Two more of the selected projects have their roots in the Technion: one comes from Aleph Farms – a cultured meat startup. Aleph Farms’ technology was developed b

The plasma trail of the engine in a vacuum tank in the Aerospace Plasma Lab (Kornhaus lab)

ased on Prof. Shulamit Levenberg’s research in the Technion’s Faculty of Biomedical Engineering. The other is by OncoHost – a personalized cancer treatment startup, based on research conducted by Prof. Yuval Shaked of the Rappaport Faculty of Medicine at the Technion.

All projects must now undergo a rigorous design review process in order to be ready to launch.

Cancer Breakthroughs from Technion

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WORLD CANCER DAY

Technion researchers and alumni are revolutionizing diagnostics and treatments for cancer patients around the world. Less invasive testing, targeted therapies and personalized treatment options will maximize health outcomes for those living with cancer.  February 4th is World Cancer Day and we are proud to share the most recent cancer breakthroughs from the Technion.

DESTROYING BRAIN TUMOURS

Technion alumni-founded Insightec is partnering with California-based SonALAsense and the Ivy Brain Tumor Center in Arizona to test a promising non-invasive treatment to effectively and safely destroy deadly brain tumors. Insightec founder and vice chairman of the board Dr. Kobi Vortman is a Technion alumnus.

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PRECISION CANCER TREATMENT

Nobel Laureate and Technion Distinguished Professor Aaron Ciechanover discusses Israeli startup OncoHost’s PROphet system, which combines life-science research and advanced machine-learning technology to develop personalized strategies to maximize the success of cancer therapy. OncoHost was founded in 2017 following more than a decade of academic research led by chief scientific adviser Technion Professor Yuval Shaked, head of the Rappaport Technion Integrated Cancer Center. Prof. Ciechanover is also on OncoHost’s board of scientific directors.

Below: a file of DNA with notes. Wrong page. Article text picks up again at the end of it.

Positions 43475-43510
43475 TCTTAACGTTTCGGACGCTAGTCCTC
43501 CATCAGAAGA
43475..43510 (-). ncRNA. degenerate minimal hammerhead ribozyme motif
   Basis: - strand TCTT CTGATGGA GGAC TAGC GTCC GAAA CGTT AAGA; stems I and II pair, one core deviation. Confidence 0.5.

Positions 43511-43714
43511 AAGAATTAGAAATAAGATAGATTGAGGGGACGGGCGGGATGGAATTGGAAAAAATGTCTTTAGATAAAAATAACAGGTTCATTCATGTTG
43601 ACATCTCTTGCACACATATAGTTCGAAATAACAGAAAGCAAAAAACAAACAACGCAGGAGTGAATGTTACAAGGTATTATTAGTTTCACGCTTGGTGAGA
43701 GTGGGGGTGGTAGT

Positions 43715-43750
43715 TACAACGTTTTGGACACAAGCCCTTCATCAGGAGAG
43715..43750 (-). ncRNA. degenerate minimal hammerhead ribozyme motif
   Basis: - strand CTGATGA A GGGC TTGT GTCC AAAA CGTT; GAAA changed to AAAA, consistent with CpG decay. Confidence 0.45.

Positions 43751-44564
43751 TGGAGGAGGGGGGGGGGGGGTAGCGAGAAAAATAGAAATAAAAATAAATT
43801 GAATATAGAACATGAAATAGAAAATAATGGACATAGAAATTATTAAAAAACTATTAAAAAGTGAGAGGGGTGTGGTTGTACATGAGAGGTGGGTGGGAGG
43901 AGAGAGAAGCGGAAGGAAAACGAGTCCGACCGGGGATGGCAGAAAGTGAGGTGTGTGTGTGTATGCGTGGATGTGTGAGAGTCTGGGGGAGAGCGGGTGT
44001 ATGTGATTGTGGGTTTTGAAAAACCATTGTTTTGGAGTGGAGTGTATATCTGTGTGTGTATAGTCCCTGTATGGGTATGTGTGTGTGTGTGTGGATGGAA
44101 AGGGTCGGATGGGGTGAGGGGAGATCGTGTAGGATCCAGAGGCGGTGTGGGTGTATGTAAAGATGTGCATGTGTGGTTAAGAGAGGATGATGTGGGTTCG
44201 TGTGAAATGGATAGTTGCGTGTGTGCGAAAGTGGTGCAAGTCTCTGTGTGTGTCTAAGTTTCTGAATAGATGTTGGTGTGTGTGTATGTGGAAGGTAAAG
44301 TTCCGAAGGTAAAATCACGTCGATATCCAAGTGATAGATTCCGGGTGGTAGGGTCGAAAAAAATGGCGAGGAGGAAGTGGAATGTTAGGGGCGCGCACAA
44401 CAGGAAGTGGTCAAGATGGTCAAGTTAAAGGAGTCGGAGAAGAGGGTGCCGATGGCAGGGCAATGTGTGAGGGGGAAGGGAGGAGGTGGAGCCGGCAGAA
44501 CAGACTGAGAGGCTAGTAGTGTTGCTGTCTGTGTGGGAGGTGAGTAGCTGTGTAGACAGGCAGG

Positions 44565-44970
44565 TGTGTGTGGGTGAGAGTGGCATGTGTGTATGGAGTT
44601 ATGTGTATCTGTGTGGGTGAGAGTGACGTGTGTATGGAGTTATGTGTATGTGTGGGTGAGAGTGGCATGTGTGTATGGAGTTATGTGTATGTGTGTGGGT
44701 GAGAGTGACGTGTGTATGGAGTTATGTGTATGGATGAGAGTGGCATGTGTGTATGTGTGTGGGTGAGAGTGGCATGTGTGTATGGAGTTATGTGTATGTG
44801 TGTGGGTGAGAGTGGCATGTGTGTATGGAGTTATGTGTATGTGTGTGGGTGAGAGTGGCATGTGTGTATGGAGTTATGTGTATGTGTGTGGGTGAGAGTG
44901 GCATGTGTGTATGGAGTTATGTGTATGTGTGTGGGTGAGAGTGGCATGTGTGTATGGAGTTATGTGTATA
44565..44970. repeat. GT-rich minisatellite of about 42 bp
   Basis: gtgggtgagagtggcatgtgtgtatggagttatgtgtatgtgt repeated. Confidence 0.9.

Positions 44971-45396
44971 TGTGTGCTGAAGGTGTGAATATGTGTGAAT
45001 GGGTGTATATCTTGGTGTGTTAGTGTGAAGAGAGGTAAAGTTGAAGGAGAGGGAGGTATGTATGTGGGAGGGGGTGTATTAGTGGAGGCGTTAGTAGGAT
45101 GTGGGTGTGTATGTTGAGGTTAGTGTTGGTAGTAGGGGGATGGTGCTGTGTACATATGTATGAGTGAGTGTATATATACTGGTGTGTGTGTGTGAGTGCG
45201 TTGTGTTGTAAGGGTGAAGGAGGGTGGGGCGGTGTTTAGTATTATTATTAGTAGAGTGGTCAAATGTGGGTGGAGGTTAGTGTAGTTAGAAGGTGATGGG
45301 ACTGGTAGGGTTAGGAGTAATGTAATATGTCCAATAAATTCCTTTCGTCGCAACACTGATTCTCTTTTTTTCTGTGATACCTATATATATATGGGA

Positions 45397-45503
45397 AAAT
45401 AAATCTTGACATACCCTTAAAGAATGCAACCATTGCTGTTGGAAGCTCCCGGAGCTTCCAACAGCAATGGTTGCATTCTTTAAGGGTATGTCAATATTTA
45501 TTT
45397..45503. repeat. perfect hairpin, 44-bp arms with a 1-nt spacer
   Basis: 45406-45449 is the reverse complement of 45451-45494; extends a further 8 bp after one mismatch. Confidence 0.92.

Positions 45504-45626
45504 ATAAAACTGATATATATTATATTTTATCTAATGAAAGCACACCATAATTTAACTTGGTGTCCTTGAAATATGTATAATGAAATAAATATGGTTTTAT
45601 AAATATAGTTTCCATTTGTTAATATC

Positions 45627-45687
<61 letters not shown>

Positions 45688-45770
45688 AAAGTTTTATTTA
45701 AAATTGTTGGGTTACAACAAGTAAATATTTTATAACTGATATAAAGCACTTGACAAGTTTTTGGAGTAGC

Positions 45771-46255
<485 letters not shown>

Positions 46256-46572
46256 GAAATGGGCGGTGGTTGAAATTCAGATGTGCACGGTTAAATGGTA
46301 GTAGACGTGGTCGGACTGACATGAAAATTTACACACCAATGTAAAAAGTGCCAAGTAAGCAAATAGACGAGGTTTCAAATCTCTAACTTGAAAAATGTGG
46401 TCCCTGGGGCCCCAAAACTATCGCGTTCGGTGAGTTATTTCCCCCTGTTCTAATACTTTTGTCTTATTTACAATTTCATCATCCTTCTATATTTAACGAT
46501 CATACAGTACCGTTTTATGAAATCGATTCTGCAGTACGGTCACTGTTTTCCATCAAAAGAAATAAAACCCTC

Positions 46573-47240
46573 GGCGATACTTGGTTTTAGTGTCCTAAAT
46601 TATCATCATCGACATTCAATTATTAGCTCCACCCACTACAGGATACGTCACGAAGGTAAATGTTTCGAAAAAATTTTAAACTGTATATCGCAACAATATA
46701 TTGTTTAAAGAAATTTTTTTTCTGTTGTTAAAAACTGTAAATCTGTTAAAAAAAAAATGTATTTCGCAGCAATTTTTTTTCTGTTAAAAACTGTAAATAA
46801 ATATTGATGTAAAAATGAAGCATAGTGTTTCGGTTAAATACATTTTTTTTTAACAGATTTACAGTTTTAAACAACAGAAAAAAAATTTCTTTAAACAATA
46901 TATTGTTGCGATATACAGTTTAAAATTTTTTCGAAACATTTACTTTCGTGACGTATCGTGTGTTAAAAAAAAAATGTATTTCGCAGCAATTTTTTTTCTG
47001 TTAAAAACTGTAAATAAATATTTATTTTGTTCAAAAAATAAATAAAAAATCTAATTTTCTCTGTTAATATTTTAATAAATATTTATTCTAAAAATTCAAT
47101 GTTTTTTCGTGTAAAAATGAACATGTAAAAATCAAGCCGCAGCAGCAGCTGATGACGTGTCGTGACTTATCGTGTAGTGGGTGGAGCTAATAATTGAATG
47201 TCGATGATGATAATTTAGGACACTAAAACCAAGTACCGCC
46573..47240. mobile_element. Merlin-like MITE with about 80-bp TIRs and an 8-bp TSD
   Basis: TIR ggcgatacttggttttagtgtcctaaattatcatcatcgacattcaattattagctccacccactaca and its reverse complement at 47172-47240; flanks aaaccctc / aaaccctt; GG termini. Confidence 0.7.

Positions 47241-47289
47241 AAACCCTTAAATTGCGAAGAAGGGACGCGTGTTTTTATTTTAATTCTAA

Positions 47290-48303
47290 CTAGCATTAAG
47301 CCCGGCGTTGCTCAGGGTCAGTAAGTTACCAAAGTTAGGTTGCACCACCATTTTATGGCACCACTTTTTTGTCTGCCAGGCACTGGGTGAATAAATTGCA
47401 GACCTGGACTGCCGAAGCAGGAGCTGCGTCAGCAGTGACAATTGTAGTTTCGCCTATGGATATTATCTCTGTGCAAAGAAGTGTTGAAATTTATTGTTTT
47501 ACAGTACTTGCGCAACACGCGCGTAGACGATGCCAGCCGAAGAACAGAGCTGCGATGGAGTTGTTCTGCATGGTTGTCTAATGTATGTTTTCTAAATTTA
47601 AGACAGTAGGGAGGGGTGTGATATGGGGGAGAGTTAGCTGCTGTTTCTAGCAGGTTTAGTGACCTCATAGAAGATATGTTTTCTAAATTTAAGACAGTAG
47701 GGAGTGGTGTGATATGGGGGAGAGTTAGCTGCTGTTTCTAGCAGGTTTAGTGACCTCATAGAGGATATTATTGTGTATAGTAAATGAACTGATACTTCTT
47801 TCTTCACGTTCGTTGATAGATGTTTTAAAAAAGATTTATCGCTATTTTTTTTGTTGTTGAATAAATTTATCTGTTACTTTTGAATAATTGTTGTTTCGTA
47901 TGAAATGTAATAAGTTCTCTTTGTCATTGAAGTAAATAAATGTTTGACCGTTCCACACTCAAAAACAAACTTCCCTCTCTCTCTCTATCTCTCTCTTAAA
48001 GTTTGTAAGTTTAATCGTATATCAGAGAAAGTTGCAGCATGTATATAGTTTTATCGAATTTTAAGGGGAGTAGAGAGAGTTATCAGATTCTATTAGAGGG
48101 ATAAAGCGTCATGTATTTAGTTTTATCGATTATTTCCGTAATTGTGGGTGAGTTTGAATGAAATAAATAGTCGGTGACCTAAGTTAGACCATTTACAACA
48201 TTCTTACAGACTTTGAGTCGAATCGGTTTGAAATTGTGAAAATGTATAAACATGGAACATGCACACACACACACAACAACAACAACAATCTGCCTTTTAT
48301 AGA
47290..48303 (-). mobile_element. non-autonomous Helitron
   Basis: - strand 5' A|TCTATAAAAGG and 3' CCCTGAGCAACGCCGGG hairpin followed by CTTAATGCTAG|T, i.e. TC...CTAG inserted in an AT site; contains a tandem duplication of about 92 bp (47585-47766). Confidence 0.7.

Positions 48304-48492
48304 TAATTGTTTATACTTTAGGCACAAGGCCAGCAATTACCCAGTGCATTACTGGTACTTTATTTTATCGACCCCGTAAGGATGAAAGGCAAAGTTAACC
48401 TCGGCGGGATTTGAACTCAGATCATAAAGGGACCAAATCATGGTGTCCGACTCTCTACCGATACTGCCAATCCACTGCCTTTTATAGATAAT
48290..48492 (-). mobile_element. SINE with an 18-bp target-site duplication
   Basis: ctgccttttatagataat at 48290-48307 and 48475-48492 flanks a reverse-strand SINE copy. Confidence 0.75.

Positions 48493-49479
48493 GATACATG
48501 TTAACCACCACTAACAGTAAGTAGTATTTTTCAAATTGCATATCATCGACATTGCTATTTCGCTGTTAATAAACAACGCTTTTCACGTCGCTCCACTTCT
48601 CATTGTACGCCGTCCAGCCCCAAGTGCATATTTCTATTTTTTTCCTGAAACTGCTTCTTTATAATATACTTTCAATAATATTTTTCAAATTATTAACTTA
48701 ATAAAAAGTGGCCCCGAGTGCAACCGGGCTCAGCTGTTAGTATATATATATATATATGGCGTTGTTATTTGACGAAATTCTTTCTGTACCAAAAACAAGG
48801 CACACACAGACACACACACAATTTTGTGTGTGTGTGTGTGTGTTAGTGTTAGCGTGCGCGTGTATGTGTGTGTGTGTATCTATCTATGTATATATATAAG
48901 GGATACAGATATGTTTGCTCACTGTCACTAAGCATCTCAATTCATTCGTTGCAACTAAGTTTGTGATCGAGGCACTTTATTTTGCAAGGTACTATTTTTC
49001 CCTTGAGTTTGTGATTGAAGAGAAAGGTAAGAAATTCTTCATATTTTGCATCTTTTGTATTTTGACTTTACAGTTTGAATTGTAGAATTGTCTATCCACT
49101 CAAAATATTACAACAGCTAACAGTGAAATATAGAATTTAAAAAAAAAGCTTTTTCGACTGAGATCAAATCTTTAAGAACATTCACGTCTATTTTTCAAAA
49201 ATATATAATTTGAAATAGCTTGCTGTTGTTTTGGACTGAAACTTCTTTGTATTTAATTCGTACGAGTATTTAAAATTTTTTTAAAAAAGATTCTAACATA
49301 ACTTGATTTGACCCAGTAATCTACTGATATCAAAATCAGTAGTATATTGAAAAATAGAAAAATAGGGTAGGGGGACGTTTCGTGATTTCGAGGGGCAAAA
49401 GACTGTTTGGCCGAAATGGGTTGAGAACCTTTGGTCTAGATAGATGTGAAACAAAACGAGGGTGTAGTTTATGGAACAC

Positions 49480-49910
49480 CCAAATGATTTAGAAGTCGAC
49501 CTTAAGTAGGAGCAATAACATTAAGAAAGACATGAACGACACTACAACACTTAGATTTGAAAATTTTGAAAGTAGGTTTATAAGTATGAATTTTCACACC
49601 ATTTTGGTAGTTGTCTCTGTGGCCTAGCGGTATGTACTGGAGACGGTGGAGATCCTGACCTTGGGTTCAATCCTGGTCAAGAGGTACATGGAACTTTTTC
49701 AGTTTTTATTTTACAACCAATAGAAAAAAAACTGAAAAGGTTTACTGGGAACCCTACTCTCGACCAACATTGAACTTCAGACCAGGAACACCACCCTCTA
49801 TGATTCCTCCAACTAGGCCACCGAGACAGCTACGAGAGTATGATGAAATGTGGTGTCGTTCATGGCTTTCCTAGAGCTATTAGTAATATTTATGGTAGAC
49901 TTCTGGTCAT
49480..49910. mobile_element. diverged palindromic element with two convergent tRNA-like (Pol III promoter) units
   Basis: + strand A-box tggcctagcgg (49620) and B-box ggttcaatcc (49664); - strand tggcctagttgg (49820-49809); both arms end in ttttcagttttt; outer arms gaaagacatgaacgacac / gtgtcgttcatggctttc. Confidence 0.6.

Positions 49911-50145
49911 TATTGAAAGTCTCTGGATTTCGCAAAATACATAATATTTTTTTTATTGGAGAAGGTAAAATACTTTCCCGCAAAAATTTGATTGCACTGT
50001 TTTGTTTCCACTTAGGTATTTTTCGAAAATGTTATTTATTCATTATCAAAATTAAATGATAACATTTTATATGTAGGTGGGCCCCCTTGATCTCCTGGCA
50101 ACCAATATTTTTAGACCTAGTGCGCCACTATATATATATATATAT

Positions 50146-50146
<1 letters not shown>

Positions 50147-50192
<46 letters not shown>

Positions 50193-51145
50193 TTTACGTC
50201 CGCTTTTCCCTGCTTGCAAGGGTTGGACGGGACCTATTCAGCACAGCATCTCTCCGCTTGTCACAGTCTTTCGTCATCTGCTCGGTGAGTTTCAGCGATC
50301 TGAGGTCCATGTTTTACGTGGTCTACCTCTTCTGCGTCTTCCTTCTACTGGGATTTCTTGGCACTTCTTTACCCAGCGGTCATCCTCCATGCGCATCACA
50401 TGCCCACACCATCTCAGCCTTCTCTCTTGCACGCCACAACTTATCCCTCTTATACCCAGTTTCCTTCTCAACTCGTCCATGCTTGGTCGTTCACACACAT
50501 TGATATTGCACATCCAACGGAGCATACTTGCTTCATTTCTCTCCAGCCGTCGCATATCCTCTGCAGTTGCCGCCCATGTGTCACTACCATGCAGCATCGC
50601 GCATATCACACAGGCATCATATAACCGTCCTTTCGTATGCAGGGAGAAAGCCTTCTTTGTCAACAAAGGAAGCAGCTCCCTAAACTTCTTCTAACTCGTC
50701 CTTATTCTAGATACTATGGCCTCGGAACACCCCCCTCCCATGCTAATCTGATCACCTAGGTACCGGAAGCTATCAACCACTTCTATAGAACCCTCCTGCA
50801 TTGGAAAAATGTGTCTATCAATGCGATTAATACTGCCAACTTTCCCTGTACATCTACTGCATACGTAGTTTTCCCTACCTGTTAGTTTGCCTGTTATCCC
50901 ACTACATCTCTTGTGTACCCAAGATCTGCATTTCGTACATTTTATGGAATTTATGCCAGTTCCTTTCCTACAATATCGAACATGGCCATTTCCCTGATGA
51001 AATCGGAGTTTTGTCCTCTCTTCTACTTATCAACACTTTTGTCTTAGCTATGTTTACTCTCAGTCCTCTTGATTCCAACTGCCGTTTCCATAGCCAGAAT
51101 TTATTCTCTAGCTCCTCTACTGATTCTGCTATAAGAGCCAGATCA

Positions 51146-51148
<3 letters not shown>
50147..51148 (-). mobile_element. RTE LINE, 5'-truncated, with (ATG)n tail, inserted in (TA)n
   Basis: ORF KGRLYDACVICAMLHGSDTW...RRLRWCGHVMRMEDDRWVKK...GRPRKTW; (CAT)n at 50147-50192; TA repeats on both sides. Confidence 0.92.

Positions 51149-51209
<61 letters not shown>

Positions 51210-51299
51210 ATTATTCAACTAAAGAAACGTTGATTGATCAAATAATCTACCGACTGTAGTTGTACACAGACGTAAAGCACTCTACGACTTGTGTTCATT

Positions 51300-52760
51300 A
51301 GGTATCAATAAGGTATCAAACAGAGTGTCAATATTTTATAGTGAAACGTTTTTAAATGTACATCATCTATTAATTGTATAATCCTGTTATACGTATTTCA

NOVOCURE’S VALUE RISES ON THE NYSE

Image result for nyse

Novocure, whose FDA-approved Optune system is used for treating glioblastoma, an aggressive form of brain cancer, now has the highest valuation of any Israeli health care company on the New York Stock Exchange. The product was approved by Israel in 2020 for the treatment of mesothelioma, a rare lung cancer caused by asbestos. According to the company, the technology could also theoretically be effective in treating pancreatic, ovarian, lung and other difficult to treat cancer types. Novocure was founded in 2000 by Technion Professor emeritus Yoram Palti.

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MORE ACCURATE RADIOLOGY 

Co-Founder and CTO Yitzi Pfeffer and Aviel Blumenfeld, CEO, at IMedis Medical.

Israeli medical system company IMedis has received approval from the EU for its AI-based quality control system for radiology departments. The system can accurately identify findings that would require follow-ups and may have been missed by the radiologist in an initial reading, and help discover early findings without symptoms that could lead to cancer. IMedis Medical CEO and Co-founder Aviel Blumenfeld is a Technion alumnus.

 

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CANCER SENSING TOILET SEAT

An early screening unit that uses AI , computer vision algorithms, and multispectral optical sensors might one day help prevent many of the 700,000 yearly global deaths from colorectal cancer. The OutSense IoT sensor clips onto the toilet and operates automatically, non-invasively, discreetly and without active user intervention. The sensor “knows” who is sitting on the toilet based on the closest smartphone, as well as other ways to identify the user. Real-time analysis is conducted in the cloud, and notification of any abnormal results is sent immediately to the smartphone of the user or caregiver. OutSense Chairman and Founder Ishay Attar is a Technion alumnus.

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BETTER BIOPSIES

Limaca Medical says it has developed a medical device to perform endoscopic ultrasound-guided biopsies that promise 'ten times' greater procedural efficiency (Courtesy)

Israeli startup Limaca Medical has developed a medical device to perform endoscopic ultrasound (EUS)-guided biopsies that promise “ten times” greater procedural efficiency with less trauma than the commonly used endoscope. Limaca’s Precision biopsy device gives surgeons more control and enables them to precisely reach the area of interest in the organ and offers a vast improvement over current EUS methods. Limaca Founder and Medical Director Iyad Khamasi is an assistant professor at the Technion, and the director of the Invasive Endoscopy Unit at the Rambam Health Care Campus.